Today I started thinking about my series of 50 portrait sculptures for the first time in several months. I still have yet to fully resolve the final format, and I consider the series to be unfinished for this reason. I found myself at an impasse in terms of determining the final format, as I couldn’t come up with an option that I was excited about. After I finished the beeswax casting stage, I took a break from this series temporarily.
At open studios this past weekend, I was talking to a colleague and she expressed her personal distaste for digital work, saying that she hated the fact that digital art could be so easily mass produced, and how digital work lacked the mark of the artist’s hand. After thinking about our conversation, it occurred to me that perhaps the photographs I shot of the beeswax sculptures are actually not the final image. Maybe they’re simply reference photographs for something else. I started thinking about mezzotint, a technique that I dabbled in very briefly in graduate school. (see a mezzotint I did from 2003 below) It seems that the faces emerging out of darkness would be perfectly suited to mezzotint, and it certainly would be wonderful to find a reason to return to printmaking.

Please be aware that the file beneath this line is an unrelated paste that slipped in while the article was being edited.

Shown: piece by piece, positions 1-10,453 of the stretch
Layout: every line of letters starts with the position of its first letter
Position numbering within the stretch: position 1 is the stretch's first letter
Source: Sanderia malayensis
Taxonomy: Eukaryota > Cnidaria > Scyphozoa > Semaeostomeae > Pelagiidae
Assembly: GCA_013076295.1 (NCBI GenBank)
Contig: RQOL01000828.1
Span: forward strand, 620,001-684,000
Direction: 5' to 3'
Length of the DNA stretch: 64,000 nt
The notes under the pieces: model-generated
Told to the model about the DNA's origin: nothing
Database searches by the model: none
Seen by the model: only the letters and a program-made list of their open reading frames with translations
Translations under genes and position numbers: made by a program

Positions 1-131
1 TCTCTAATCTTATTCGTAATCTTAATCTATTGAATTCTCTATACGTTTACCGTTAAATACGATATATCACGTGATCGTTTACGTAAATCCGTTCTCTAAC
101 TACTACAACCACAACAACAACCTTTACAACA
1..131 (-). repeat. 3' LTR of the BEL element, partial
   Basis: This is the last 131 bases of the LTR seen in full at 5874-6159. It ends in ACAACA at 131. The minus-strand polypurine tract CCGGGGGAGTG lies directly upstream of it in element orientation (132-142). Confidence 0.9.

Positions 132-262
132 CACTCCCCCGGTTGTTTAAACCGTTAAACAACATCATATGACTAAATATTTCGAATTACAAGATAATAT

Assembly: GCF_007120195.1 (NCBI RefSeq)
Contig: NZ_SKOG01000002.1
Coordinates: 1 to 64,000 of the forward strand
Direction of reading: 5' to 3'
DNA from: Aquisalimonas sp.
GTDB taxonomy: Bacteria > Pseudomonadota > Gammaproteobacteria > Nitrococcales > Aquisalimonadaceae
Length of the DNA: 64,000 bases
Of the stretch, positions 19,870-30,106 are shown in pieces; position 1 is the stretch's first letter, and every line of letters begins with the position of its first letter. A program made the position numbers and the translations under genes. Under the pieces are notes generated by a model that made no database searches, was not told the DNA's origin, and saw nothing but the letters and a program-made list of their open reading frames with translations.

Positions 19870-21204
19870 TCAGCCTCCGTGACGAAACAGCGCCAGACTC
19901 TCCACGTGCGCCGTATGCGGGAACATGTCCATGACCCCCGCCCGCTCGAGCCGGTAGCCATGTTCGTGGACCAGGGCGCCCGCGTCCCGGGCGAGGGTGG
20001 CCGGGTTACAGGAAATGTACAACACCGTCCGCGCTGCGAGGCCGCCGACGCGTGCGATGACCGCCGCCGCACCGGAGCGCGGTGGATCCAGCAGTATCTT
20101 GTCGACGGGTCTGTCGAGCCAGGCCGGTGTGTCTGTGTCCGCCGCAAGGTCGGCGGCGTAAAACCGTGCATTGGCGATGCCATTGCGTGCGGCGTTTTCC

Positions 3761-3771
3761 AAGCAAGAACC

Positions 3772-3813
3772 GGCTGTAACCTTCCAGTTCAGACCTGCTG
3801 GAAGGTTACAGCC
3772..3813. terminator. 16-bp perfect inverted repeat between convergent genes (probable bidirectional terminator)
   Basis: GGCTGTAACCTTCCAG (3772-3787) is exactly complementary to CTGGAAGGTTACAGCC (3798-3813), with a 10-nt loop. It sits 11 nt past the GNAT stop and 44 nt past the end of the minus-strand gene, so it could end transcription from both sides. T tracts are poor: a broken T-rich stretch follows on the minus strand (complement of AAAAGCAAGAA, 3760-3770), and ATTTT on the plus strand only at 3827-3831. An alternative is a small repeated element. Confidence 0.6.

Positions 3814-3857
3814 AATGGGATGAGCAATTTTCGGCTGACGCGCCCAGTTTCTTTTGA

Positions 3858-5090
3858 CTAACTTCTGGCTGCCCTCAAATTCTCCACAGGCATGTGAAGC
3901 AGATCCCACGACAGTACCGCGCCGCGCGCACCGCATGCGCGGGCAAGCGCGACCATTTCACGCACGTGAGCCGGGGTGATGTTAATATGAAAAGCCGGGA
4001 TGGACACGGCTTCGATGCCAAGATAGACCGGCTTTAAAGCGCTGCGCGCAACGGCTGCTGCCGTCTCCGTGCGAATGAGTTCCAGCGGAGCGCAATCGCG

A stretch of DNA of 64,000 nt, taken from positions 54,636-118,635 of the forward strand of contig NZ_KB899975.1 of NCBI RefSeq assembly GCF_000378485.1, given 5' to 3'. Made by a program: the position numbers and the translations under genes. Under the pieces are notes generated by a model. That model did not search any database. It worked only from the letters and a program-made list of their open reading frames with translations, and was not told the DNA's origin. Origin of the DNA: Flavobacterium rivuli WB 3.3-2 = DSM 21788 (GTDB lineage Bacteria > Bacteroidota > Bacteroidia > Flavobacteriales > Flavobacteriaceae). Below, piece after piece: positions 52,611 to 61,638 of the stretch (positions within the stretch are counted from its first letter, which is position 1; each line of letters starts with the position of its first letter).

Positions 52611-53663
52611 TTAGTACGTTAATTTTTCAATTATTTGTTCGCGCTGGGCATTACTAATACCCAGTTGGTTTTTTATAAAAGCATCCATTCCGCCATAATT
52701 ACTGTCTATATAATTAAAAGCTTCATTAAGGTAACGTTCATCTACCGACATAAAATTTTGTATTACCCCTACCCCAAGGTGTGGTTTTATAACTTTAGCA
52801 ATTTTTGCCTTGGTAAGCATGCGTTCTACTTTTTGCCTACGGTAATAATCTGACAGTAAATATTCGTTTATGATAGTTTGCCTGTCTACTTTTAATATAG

The idea of making a series of fifty mezzotints based on the photographs of the beeswax sculptures really excites me, but I’m hugely intimidated by both my lack of experience and the practicalities of making mezzotints. Rocking the plate is so insanely slow and tedious, and pre-rocked plates are absurdly expensive. (a 7″ x 11″ plate costs $120!) It’s also very difficult to work large, so I would be vastly limited in terms of the scale I could work at. I really want to at least try one, just to see what I can get out of it. Who knows, maybe it won’t get the results I’m looking for at all, in which case I can at least say I tried it and move on.